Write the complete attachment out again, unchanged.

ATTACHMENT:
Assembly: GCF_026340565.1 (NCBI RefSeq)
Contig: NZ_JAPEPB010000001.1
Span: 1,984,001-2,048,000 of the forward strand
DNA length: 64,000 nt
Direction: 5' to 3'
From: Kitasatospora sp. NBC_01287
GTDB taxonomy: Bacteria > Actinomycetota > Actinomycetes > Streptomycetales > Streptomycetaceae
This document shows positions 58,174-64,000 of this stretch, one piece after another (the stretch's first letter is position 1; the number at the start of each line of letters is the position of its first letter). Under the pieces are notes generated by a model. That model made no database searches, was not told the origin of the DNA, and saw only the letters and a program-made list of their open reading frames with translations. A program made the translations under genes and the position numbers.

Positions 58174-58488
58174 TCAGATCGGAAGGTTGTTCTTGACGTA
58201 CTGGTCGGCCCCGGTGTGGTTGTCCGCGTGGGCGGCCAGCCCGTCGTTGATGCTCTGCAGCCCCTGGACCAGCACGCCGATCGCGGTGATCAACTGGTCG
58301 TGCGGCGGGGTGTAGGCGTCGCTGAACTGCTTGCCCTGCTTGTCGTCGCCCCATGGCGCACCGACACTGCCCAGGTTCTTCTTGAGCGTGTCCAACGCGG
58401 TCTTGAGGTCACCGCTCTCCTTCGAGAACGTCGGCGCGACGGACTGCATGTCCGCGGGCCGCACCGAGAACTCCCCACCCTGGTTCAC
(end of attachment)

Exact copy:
Assembly: GCF_026340565.1 (NCBI RefSeq)
Contig: NZ_JAPEPB010000001.1
Span: 1,984,001-2,048,000 of the forward strand
DNA length: 64,000 nt
Direction: 5' to 3'
From: Kitasatospora sp. NBC_01287
GTDB taxonomy: Bacteria > Actinomycetota > Actinomycetes > Streptomycetales > Streptomycetaceae
This document shows positions 58,174-64,000 of this stretch, one piece after another (the stretch's first letter is position 1; the number at the start of each line of letters is the position of its first letter). Under the pieces are notes generated by a model. That model made no database searches, was not told the origin of the DNA, and saw only the letters and a program-made list of their open reading frames with translations. A program made the translations under genes and the position numbers.

Positions 58174-58488
58174 TCAGATCGGAAGGTTGTTCTTGACGTA
58201 CTGGTCGGCCCCGGTGTGGTTGTCCGCGTGGGCGGCCAGCCCGTCGTTGATGCTCTGCAGCCCCTGGACCAGCACGCCGATCGCGGTGATCAACTGGTCG
58301 TGCGGCGGGGTGTAGGCGTCGCTGAACTGCTTGCCCTGCTTGTCGTCGCCCCATGGCGCACCGACACTGCCCAGGTTCTTCTTGAGCGTGTCCAACGCGG
58401 TCTTGAGGTCACCGCTCTCCTTCGAGAACGTCGGCGCGACGGACTGCATGTCCGCGGGCCGCACCGAGAACTCCCCACCCTGGTTCAC